Mirrorwork: 50 Years of Indian Writing 1947-1997

Overview

This unique anthology presents thirty-two selections by Indian authors writing in English over the past half-century. Selected by Salman Rushdie and Elizabeth West, these novel excerpts, stories, and memoirs illuminate wonderful writing by authors often overlooked in the West. Chronologically arranged to reveal the development of Indian literature in English, this volume includes works by Jawaharlal Nehru, Nayantara Sahgal, Saadat Hasan Manto, G.V. Desani, Nirad C. Chaudhuri, Kamala Markandaya, Mulk Raj Anand, ...

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Overview

This unique anthology presents thirty-two selections by Indian authors writing in English over the past half-century. Selected by Salman Rushdie and Elizabeth West, these novel excerpts, stories, and memoirs illuminate wonderful writing by authors often overlooked in the West. Chronologically arranged to reveal the development of Indian literature in English, this volume includes works by Jawaharlal Nehru, Nayantara Sahgal, Saadat Hasan Manto, G.V. Desani, Nirad C. Chaudhuri, Kamala Markandaya, Mulk Raj Anand, R.K. Narayan, Ved Mehta, Anita Desai, Ruth Prawer Jhabvala, Satyajit Ray, Salman Rushdie, Padma Perera, Upamanyu Chatterjee, Rohinton Mistry, Bapsi Sidhwa, I. Allan Sealy, Shashi Tharoor, Sara Suleri, Firdaus Kanga, Anjana Appachana, Amit Chaudhuri, Amitav Ghosh, Githa Hariharan, Gita Mehta, Vikram Seth, Vikram Chandra, Ardashir Vakil, Mukul Kesavan, Arundhati Roy, and Kiran Desai.

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Editorial Reviews

From the Publisher
"Their sense of literary savor is impeccable. Rushdie and West have done an extremely fine piece of work."-The Washington Post Book World

"An eye-opening anthology, and the best introduction to the large body of distinctive fiction being generated by Indian writers."-Kirkus Reviews

"It is an excellent way to sample the contemporary literature of India. "-Houston Chronicle

Library Journal
This compendium of fiction and nonfiction brings together work from the biggest names of the Indian literary renaissance among its 32 selections. Rushdie's introduction defends the book's focus on work written in English.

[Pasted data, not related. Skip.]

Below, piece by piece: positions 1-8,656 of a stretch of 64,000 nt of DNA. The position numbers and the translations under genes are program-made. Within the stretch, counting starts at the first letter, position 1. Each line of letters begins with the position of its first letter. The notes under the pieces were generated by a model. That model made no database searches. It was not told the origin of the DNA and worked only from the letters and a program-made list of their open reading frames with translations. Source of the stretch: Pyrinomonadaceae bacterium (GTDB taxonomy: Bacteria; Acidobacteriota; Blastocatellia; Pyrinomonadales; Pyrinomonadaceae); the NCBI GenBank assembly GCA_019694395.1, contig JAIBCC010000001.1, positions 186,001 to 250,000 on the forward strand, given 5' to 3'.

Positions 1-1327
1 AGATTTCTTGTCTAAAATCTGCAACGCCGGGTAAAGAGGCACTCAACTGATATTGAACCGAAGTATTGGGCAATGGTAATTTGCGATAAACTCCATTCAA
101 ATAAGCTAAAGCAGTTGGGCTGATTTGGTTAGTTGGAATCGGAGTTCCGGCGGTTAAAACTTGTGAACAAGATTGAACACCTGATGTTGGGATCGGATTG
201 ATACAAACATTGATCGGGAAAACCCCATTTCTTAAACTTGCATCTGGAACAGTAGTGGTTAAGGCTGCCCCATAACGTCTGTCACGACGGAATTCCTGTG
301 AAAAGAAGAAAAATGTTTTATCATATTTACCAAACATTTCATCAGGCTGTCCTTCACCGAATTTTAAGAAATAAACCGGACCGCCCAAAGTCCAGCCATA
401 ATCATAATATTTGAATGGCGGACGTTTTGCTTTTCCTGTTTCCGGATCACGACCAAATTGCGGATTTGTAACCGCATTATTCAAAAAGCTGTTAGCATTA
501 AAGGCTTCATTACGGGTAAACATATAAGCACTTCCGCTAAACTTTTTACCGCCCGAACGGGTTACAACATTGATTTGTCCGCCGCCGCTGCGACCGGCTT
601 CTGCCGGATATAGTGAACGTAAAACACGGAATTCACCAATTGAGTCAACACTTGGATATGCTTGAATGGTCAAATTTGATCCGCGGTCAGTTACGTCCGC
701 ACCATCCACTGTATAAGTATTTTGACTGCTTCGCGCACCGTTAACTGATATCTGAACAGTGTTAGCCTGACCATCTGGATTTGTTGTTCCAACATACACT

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Product Details

  • ISBN-13: 9780805057102
  • Publisher: Picador
  • Publication date: 9/28/2000
  • Pages: 553
  • Sales rank: 1,448,294
  • Product dimensions: 5.50 (w) x 8.50 (h) x 1.27 (d)

Meet the Author

Salman Rushdie

Salman Rushdie is the author of six novels: Grimus, Midnight's Children, The Satanic Verses, Haroun and the Sea of Stories, The Moor's Last Sigh, The Ground Beneath Her Feet, Fury, and one work of short stories titled East, West. He has also published four works of nonfiction: The Jaguar Smile, Imaginary Homelands, The Wizard of Oz, and Mirrorwork (co-edited with Elizabeth West).

Elizabeth West is a freelance editor.

Biography

Born in Mumbai, India, and educated in the U.K., multi-award-winning novelist Salman Rushdie is considered one of the most important and influential writers of contemporary English-language fiction.

Rushdie freelanced for two London advertising firms before turning to a full-time writing career. He made his literary debut in 1975 with Grimus, a sci-fi fantasy that made a very small splash in publishing circles. However, he hit the jackpot with his second novel, Midnight's Children, an ambitious allegory that parallels the turbulent history of India before and after partition. Widely considered Rushdie's magnum opus, Midnight's Children was awarded the Booker Prize in 1981. (Twelve years later, a panel of judges named it the best overall novel to have won the Booker Prize since the award's inception in 1975; and in 2005, Time included it on a list of the 100 best English-language novels published since 1923.)